The bottom line is this: chance is not a causal agent. Chance describes the likelihood that a legitimate cause will yield a tangible effect at a certain interval of time, but chance has no influence on either the cause or the effect. Because chance is “no thing,” whenever a person says, “It happened because of chance,” what they are really saying is, “It happened because of nothing,” or more specifically, “I don’t know why it happened, and I will label that ignorance as chance.” Chance is totally incapable of answering the question, “Why is there something rather than nothing?” Chance is still totally incapable if it receives assistance from a real natural force that exerts an effect. For example, if the chances that the Giants will beat the Eagles are 10:1, the 10:1 odds will never cause the Giants to win: the talent and effort of the players is the cause. The odds exert no effect on the players. Chance is meaningful to us only insomuch as it describes the likelihood of one scenario over another, like who is more likely to win the game. When I met my wife in a medical school library more than a decade ago, it was not chance that brought us together. What caused us to be there was the need to pass our exams. That external cause just so happened to position she and I to be in the same place at the same time. Chance effects do not exist. Only caused effects do.
So, no plausible explanation can be offered by the notion that the universe came into existence by creating itself or by chance, so we will strike these options off the list as well.
Response #4: The universe has always been there (the universe is eternal)
Bertrand Russell developed the idea of infinite regress, which argues that our reality is the result of a series of contingent causes that stretches all the way to back to infinity. After all, why does anyone need to reach outside the universe when everything we need is, presumably, already here? Why can’t the universe be the very thing that has lasted forever? In this model, nothing starts the chain of causes because the chain has always been there. Of course, this begs the questions why did the chain get started in the first place and how did this happen. Famously, Frederick Copleston dismissed this postulation as “inconceivable”:
“If you add up chocolates you get chocolates after all and not sheep. If you add up chocolate to infinity, you presumably get an infinite number of chocolates. So if you add up contingent beings to infinity, you still get contingent beings, not a necessary being. An infinite series of contingent beings will be, to my way of thinking, as unable to cause itself as one contingent being.”,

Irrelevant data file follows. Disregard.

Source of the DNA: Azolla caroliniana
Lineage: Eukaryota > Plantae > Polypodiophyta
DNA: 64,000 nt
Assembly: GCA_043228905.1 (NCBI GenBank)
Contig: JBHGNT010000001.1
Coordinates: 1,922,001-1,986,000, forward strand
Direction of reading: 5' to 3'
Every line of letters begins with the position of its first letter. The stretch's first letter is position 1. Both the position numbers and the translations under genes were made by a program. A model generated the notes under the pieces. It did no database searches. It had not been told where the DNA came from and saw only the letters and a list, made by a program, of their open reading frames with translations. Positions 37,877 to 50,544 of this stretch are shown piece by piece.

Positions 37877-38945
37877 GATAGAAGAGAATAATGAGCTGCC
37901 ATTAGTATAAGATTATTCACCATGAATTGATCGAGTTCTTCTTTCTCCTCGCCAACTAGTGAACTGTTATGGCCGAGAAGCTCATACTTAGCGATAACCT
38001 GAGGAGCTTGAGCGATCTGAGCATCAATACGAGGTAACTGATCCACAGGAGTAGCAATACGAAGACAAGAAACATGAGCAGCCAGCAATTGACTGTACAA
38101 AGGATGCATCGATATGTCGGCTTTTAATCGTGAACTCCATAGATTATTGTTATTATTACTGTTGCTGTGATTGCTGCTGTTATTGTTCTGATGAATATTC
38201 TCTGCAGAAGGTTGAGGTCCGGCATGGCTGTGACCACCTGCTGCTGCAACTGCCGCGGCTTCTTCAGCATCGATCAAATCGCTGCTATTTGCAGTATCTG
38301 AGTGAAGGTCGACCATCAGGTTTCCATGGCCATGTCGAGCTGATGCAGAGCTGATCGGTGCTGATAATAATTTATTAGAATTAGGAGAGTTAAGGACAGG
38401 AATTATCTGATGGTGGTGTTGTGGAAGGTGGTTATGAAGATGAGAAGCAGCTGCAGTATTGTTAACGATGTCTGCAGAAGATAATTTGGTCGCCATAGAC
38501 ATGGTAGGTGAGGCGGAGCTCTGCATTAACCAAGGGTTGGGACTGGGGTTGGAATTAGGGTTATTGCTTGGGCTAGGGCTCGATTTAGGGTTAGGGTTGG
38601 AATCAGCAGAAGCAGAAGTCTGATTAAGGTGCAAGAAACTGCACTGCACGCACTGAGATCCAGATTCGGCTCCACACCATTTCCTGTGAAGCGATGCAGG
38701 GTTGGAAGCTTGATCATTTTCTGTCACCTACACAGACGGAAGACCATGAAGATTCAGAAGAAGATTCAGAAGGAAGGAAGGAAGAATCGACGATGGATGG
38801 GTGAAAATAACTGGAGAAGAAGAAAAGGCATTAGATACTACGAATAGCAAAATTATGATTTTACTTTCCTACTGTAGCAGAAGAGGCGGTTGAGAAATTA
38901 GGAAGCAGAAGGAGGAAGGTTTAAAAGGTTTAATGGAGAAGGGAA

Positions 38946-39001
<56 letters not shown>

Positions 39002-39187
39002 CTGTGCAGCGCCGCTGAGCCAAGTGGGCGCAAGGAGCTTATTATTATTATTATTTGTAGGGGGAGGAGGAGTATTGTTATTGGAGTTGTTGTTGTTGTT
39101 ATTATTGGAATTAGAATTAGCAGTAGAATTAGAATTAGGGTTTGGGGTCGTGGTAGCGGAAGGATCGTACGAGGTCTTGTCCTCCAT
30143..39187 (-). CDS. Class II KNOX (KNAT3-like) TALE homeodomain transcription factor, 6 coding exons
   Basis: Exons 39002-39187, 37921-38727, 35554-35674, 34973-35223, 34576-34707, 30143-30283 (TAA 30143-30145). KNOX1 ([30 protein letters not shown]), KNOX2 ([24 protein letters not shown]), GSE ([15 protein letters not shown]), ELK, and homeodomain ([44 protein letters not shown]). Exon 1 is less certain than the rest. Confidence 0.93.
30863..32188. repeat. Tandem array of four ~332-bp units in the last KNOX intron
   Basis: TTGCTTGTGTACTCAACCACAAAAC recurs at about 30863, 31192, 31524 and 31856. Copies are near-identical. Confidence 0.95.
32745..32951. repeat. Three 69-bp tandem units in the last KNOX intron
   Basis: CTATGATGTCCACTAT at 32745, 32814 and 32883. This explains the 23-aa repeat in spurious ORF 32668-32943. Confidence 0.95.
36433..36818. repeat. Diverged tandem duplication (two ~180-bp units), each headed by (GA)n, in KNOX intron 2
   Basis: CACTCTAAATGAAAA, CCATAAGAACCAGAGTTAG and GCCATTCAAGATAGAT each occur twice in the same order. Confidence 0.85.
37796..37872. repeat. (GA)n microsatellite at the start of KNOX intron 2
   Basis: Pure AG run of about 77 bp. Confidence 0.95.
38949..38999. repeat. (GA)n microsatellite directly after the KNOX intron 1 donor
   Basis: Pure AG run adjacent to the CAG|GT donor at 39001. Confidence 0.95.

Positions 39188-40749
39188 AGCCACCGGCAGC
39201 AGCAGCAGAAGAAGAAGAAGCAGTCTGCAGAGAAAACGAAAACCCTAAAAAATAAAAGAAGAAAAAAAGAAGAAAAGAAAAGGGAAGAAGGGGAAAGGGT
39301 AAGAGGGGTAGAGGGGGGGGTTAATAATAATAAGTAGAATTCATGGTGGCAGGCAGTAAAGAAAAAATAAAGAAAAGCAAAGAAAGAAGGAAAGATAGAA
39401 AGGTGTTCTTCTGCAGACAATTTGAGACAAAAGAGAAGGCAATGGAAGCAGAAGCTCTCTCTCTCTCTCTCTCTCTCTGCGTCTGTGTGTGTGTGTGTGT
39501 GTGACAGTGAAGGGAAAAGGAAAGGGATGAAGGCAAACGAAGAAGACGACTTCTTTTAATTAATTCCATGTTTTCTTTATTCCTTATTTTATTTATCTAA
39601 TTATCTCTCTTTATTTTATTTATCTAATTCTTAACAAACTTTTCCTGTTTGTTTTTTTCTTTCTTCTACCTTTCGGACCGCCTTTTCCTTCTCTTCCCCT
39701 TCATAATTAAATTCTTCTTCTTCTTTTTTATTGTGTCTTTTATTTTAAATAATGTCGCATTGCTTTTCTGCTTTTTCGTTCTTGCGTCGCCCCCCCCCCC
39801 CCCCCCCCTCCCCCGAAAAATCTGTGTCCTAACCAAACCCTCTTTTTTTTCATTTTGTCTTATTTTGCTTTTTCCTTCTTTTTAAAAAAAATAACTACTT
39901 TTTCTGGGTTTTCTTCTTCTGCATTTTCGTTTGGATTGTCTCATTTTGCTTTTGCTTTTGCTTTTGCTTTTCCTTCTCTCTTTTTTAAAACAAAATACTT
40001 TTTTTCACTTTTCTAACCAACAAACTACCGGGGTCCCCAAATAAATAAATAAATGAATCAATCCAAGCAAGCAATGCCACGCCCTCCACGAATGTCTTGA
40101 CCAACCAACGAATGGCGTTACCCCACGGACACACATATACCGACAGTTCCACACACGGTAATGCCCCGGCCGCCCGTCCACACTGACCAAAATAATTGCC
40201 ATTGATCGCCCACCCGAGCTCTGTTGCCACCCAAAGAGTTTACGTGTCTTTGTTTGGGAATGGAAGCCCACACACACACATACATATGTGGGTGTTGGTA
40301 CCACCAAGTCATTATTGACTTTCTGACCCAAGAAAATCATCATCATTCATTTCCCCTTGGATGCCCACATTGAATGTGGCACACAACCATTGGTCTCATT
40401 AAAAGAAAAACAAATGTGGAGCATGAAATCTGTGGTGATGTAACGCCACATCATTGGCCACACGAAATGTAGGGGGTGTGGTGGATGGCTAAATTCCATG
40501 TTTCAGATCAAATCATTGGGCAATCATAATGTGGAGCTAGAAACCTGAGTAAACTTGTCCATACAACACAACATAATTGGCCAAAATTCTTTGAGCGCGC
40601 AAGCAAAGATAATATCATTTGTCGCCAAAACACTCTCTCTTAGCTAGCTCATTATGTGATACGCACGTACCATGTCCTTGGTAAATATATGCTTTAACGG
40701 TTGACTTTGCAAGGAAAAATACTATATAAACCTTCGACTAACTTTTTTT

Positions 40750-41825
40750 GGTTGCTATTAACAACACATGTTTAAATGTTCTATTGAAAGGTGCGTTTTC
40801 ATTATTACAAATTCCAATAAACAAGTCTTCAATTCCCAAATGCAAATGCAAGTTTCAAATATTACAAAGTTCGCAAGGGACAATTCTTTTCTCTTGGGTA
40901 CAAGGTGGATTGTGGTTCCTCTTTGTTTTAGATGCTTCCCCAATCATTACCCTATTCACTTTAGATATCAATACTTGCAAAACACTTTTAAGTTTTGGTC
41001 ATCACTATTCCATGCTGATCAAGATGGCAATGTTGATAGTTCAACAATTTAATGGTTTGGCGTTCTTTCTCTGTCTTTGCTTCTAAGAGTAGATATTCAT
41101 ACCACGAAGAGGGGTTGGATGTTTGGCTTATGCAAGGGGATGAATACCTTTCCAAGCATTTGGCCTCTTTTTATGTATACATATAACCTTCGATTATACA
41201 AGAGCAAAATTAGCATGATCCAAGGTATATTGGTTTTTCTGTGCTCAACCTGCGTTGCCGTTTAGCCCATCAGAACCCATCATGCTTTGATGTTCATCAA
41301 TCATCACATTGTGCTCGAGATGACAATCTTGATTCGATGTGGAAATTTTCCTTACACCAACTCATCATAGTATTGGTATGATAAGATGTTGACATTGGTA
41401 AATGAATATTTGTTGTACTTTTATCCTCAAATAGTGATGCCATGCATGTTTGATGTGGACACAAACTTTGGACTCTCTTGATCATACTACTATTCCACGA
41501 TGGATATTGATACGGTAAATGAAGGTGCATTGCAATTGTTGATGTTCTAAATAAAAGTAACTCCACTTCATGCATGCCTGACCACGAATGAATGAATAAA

There are also philosophical arguments that an actually infinite number of things cannot exist and that, based on the work of the 11th century philosopher Abu Ghazali, it is impossible to pass through an infinite number of elements one at a time.
The funny thing is, modern science has already addressed the question of whether the universe is eternal or not: the answer is no. The Big Bang tells us that the universe had a birthday.
To very quickly summarize, the Big Bang theory basically says that billions of years ago, there was a point of singularity, and in this point was crammed all the matter and energy in the universe. Then, this point “exploded” and formed the universe that we have today. As a result, just as one might expect in such a rapid and dramatic expansion, you have what was organized moving toward disorganization. To put it another away, the Big Bang initiated the move from greater organization to less organization. The Second Law of Thermodynamics states that disorder always increases with time. So, the universe had to have had a discreet beginning, otherwise, it would be in a state of complete disorder by now (total chaos in a universe totally hostile to life).
The plain English translation of all of this is simple: the universe had an absolute beginning, and therefore, the universe is not eternal. J. M. Wersinger, Professor Emeritus of Physics at Auburn University, offers the following analysis:
“At first the scientific community was very reluctant to accept the idea of a birth of the universe … Not only did the Big Bang model seem to give in to the Judeo-Christian idea of a beginning of the world, but it also seemed to have to call for an act of supernatural creation … It took time, observational evidence, and careful verification of predictions made by the Big Bang model to convince the scientific community to accept the idea of a cosmic genesis.”
Well, what about the multiverse? To those who are unfamiliar, the multiverse refers to the idea that our universe is but one of a set of hypothetical, possible universes in which we happen to live. Interestingly, in 2003, three scientists proved that any universe that is expanding (like ours) cannot be eternal and must have a beginning. And this proof holds true regardless of the peculiarities of the early universe that exists in the multiverse set. In other words, the Borde-Guth-Vilenkin theorem says that even if we live in a multiverse, then the multiverse itself must have an absolute beginning. Consider what Vilenkin says: